WATSAN’s current big target project is Kihihi Hill, where local families and school children are currently struggling to survive and thrive with a pitiful and and intermittent water supply, and dilapidated and squalid toilet facilities.
Kihihi Hill is situated in the north of the WATSAN area, outside the small town of Kihihi, which has a total population of some 15,000. There is abject poverty in and close to the Rift Valley due to relatively dry conditions and poor soil. The plight of this area has been highlighted recently by severe drought and crop failure, which seriously affected the area. There are refugees from the Congo in refugee camps near the town.
The project addresses water supply and sanitation needs at the school of over 1,000 boys and girls, a small nursery school and a church. The total number of direct beneficiaries of 1,165 people includes staff and a small local community.
The town is served by an intermittent gravity flow water supply scheme, which extends even more intermittently to Kihihi Hill, and two springs from which townspeople must draw water when the gravity taps fail or are subject to rota cuts. Children at the school generally draw water from two small rainwater catchment tanks, but must often walk one kilometre to a town spring, and join queues of people collecting water there.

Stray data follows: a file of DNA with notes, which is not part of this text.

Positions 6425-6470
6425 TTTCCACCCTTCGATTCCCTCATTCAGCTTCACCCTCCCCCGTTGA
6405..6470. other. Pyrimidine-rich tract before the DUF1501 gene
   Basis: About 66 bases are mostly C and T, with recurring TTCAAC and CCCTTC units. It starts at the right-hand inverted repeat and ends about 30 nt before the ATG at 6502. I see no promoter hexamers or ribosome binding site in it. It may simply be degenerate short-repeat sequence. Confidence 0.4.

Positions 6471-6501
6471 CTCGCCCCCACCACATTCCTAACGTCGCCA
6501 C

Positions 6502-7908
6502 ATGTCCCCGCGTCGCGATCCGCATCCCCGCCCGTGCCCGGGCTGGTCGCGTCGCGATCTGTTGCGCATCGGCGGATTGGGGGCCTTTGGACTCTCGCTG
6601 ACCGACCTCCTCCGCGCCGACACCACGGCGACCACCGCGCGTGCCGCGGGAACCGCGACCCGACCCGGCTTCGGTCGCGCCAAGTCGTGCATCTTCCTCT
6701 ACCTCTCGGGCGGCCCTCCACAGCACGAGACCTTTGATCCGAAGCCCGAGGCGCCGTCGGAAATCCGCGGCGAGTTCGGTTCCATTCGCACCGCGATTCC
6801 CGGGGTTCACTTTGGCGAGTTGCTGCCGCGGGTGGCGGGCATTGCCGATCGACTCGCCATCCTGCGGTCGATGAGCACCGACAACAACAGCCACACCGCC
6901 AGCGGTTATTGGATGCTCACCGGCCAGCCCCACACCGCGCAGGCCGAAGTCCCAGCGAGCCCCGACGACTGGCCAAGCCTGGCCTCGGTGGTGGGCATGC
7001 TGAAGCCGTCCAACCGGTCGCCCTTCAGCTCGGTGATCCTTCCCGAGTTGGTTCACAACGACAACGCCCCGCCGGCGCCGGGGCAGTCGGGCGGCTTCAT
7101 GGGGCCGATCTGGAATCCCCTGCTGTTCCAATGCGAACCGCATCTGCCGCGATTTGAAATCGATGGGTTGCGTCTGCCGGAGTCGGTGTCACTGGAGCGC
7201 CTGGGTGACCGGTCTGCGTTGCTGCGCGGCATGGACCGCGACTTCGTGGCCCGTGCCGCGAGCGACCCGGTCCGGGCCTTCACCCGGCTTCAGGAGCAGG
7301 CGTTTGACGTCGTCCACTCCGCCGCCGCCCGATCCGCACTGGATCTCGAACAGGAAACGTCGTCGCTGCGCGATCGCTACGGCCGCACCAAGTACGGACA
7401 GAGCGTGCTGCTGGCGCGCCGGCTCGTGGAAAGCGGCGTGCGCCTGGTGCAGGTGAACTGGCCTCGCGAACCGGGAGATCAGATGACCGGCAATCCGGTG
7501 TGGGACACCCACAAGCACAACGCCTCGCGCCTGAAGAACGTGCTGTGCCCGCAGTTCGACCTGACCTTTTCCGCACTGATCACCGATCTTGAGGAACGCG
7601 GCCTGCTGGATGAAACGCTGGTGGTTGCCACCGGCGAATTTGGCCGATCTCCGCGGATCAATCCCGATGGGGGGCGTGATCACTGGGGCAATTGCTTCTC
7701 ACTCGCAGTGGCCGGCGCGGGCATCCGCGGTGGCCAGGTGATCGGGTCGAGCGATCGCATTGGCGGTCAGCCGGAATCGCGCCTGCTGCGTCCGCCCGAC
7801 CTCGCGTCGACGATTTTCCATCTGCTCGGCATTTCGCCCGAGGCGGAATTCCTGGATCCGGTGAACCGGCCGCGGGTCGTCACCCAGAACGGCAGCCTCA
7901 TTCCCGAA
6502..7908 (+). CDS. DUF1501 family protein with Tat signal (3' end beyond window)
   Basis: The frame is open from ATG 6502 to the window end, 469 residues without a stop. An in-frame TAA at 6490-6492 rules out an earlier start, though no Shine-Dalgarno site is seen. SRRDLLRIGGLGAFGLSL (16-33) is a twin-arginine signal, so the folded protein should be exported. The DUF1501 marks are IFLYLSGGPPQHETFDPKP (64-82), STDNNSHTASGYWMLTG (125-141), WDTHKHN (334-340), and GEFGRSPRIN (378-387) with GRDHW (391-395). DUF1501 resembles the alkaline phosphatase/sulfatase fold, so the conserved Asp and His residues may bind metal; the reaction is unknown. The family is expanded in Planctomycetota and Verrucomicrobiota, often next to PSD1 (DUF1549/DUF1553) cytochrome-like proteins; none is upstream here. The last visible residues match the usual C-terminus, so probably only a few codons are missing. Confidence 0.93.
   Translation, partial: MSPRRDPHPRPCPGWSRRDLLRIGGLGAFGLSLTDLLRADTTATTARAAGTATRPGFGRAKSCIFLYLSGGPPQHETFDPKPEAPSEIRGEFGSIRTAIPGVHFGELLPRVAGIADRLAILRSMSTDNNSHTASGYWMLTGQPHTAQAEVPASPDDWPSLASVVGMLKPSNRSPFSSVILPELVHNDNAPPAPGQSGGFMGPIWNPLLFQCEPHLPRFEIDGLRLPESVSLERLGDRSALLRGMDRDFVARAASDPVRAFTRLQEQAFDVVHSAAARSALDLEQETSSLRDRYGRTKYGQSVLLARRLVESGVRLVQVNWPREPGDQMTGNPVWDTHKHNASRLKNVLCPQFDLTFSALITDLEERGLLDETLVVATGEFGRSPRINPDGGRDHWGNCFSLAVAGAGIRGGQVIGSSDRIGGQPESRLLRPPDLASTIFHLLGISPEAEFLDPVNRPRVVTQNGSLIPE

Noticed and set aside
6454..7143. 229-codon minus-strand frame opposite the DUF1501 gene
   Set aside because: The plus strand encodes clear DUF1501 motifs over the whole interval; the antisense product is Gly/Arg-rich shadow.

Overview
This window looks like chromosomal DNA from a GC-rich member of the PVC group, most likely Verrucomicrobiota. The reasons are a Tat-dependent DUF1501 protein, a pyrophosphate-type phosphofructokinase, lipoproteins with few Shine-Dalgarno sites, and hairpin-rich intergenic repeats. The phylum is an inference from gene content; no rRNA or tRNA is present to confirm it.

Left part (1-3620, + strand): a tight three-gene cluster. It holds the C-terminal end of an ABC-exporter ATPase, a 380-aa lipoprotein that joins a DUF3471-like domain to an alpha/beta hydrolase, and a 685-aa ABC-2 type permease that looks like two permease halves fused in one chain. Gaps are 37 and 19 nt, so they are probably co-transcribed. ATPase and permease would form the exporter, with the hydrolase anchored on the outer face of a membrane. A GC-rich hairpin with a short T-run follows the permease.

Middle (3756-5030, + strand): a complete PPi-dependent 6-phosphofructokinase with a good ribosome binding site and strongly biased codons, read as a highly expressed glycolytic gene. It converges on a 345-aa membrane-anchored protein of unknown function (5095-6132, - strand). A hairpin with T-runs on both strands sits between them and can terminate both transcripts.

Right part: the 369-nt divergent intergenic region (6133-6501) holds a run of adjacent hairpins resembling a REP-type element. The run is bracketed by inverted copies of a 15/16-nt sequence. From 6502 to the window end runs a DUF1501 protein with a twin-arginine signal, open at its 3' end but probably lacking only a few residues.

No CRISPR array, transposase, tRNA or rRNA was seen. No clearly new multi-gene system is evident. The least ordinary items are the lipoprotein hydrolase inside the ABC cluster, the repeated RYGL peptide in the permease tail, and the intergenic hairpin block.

The sanitation facilities at the school are pitifully inadequate, with a ratio of one latrine stance to 64 girls, and one to 49 for boys. There are only two bath shelters, one for boys and one for girls. Both are dilapidated and unhygienic.
The WATSAN project includes education and training in a wide range of health and personal hygiene related topics, together with the improvement of sanitation facilities, provision of hand washing facilities, and promotion of better hygiene across the community. A fuller specification can be found on our planned projects page.
The majority of the funds required for this project have now been raised:
- Of the total cost of the project of £35,000, we have contributions promised by the Kihihi community of £4,000.
- Our partners in Uganda have recently raised over £4,500 for the project by organising their own local Walk for Water event in Kihihi.
- Including some seed funding we have already provided, this leaves us with a current shortfall of around £10,000.
- A brief reminder on the way WATSAN’s finances work can be found here.
Hence we are appealing generally to our supporters to help with the funding shortfall that we face for Kihihi Hill, as we aim to fund the remainder of this project. Could you help us to finish this project and achieve a decisive improvement to health and quality of life for the pupils, staff and community in Kihihi Hill?